When considering the history of Christianity in Korea, it is impossible to remove nationalism from the equation. Because Korea is surrounded by the powerful nations of Russia, China, and Japan, nationalism and Christianity have inevitably converged. Furthermore, separating church and state is a notion born of the Western world, where the survival of Christianity in its purist form required this disunion, as corruption dominated the Western church, leading to the Reformation. Separating nationalism and Christianity is an indeed an unrealistic feat, illustrated by Ephesians 6:12, which states that “our struggle is not against flesh and blood, but against the rulers, against authorities, against the powers of this dark world, and against the spiritual forces of evil in the heavenly realms.” Seemingly contrary to Paul’s description of tension between Christianity and earthly governments, Peter instructs the Christians of the early church to submit to authorities. In the case of Korea, the constant threat of war and domination from neighboring powers, and the crumbling of political and social institutions, led people to turn to God and the church in desperation, seeking God’s word for answers, and decisively trusting Him wholeheartedly. The church became the only place to find solace and peace of mind. The brotherly love of missionaries vanquished the suspicion of foreigners and merged with the hope of Korea’s independence, as the gospel transcended ancient customs, religions, and monarchies. Was the merging of nationalism and Christianity ambiguous in nature? Or did the expansion of Christianity in the Hermit Kingdom reveal the hand of God at work? To answer these questions, it is necessary to begin by examining how Christianity managed to infiltrate a nation fiercely resistant to outsiders.
If you are visiting before the New Year in Japan, you will find many things traditionally associated with Christmas: decorations, Christmas markets, and magnificent lights. You can also discover a few unique Japanese traditions with numerous charms that can and should be appreciated in their own right. So while it may be a little different from what you might be used to, Christmas is still felt and celebrated in the land of the rising sun. Here is list of how different christmas is in Japan.
For the last seven years of my life, I had one dream that I refused to let go of: to visit Russia. Although my brother and I plan to go when the pandemic has calmed down, I may not be able to see all of the republics during my first visit to Russia. Due to its level of hospitality, cultural enrichment, spirituality and uniqueness, there are several republics that I want to visit more than others, like Tatarstan.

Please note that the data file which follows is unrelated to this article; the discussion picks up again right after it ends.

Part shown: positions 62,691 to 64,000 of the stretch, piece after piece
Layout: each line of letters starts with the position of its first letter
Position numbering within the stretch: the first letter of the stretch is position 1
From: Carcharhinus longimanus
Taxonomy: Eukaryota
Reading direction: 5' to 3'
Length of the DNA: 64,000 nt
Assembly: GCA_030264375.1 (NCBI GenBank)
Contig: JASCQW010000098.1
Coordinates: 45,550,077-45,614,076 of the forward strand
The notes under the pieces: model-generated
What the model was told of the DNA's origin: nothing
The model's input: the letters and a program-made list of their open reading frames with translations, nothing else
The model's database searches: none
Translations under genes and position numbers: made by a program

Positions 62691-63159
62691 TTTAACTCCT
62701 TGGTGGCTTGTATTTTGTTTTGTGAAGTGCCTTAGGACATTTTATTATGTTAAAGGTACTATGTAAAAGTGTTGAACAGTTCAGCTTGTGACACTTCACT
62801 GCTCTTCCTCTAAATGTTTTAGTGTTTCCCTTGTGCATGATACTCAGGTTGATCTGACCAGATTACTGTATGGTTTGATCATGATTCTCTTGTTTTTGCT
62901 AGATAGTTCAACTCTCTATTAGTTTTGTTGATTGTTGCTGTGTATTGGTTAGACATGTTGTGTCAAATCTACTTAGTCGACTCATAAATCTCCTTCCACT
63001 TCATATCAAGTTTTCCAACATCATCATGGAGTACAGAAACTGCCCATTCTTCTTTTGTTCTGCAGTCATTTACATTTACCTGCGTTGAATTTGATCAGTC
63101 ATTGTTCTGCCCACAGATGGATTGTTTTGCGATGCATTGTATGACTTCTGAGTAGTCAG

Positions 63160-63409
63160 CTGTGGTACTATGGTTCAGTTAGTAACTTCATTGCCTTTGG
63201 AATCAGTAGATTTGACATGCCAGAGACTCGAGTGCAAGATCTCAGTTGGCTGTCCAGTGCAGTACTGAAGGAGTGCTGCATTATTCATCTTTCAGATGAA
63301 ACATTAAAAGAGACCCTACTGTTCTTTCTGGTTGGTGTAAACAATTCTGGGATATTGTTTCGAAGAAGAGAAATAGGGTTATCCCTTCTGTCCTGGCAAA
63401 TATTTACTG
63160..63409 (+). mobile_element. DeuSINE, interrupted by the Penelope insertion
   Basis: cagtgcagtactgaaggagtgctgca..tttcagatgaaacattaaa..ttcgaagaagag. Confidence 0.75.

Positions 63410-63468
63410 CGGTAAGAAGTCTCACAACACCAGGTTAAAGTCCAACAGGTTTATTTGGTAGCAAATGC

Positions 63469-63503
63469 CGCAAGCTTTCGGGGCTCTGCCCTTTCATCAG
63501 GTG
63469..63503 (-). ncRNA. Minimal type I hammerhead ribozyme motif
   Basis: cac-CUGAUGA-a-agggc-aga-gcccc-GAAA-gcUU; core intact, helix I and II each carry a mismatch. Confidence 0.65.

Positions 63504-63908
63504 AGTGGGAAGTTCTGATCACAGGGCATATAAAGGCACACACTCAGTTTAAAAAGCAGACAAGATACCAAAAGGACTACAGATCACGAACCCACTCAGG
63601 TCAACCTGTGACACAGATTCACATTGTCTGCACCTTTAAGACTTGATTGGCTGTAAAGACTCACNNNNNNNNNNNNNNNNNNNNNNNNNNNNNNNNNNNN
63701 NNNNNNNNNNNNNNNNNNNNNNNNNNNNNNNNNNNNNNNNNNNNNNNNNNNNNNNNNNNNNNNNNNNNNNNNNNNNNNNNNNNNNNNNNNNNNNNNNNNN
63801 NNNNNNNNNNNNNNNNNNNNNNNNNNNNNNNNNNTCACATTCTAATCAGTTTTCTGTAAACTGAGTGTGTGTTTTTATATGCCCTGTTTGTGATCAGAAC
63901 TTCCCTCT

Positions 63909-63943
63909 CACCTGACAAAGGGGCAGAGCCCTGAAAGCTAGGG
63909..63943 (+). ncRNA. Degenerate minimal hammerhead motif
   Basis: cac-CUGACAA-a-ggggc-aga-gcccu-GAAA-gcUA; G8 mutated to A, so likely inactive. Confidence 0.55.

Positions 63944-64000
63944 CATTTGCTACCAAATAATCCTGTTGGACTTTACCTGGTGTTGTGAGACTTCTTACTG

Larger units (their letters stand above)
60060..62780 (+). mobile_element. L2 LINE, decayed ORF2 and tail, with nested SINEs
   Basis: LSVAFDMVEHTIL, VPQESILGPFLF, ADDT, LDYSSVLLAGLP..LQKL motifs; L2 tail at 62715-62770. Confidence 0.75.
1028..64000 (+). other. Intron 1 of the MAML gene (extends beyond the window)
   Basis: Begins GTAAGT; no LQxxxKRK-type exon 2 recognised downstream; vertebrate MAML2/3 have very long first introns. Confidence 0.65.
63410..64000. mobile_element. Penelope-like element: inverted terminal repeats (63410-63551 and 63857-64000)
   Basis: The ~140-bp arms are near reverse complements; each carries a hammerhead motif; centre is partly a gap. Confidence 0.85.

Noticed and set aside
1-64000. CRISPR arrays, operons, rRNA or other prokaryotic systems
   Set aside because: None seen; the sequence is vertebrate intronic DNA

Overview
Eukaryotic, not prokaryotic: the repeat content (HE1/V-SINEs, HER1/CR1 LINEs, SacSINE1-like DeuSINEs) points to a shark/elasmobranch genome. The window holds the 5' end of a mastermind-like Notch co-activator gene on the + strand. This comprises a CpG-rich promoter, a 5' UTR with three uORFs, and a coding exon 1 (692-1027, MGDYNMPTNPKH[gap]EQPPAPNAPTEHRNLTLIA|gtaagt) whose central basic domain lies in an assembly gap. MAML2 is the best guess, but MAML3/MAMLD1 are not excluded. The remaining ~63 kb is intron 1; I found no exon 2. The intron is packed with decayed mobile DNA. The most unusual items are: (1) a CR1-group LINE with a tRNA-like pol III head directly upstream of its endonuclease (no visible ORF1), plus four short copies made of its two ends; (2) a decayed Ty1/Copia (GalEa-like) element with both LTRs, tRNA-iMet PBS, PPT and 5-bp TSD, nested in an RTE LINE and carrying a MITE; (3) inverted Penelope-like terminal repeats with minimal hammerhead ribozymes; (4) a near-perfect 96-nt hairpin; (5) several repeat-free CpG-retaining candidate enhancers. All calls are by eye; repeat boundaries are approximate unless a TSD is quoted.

One of England’s best kept secrets, Larmer Tree Festival is the event of the year for me. A great opportunity to meet friends hang out listening to good music, eat delicious food from all over the world and drink great cider and beers. Held at the Larmer Tree Gardens in England, at Tollard Royal in the Cranborne Chase on the Wiltshire / Dorset border. An area of outstanding natural beauty between Salisbury and Blandford Forum. Stonehenge, Glastonbury, Earthwise, Endorse-it-in-Dorset and many other festivals have been held in this small but historically packed area of England, where the affluent and busy South East changes to a lush green land of fields, hedgerows and woodland, undulating low hills and plains with long barrows (Neolithic burial mounds), barrows (bronze age burial mounds), standing stones, thatched cottages and Inns, ancient oak trees and farmland. My own family history has been traced back to nearby Shrewton, a small village where the local Parish churchyard has many Vallis graves. An unusual name with only two or three in any phone directory. There is even a grave for John Vallis, who lived in the late 18h / early 19th century and was a an agricultural labourer, pre-mechanisation. He would have scythed the wheat at harvest time on the open fields of the Salisbury Plain, baled the straw by hand for thatching and no doubt swilled the local scrumpy, a cloudy cider of unknown strength that this corner of England is famous for, made from the plentiful apples from the many orchards in the area. England has over 3000 varieties of apples, some sweet, some only good for cooking and some perfect for making scrumpy.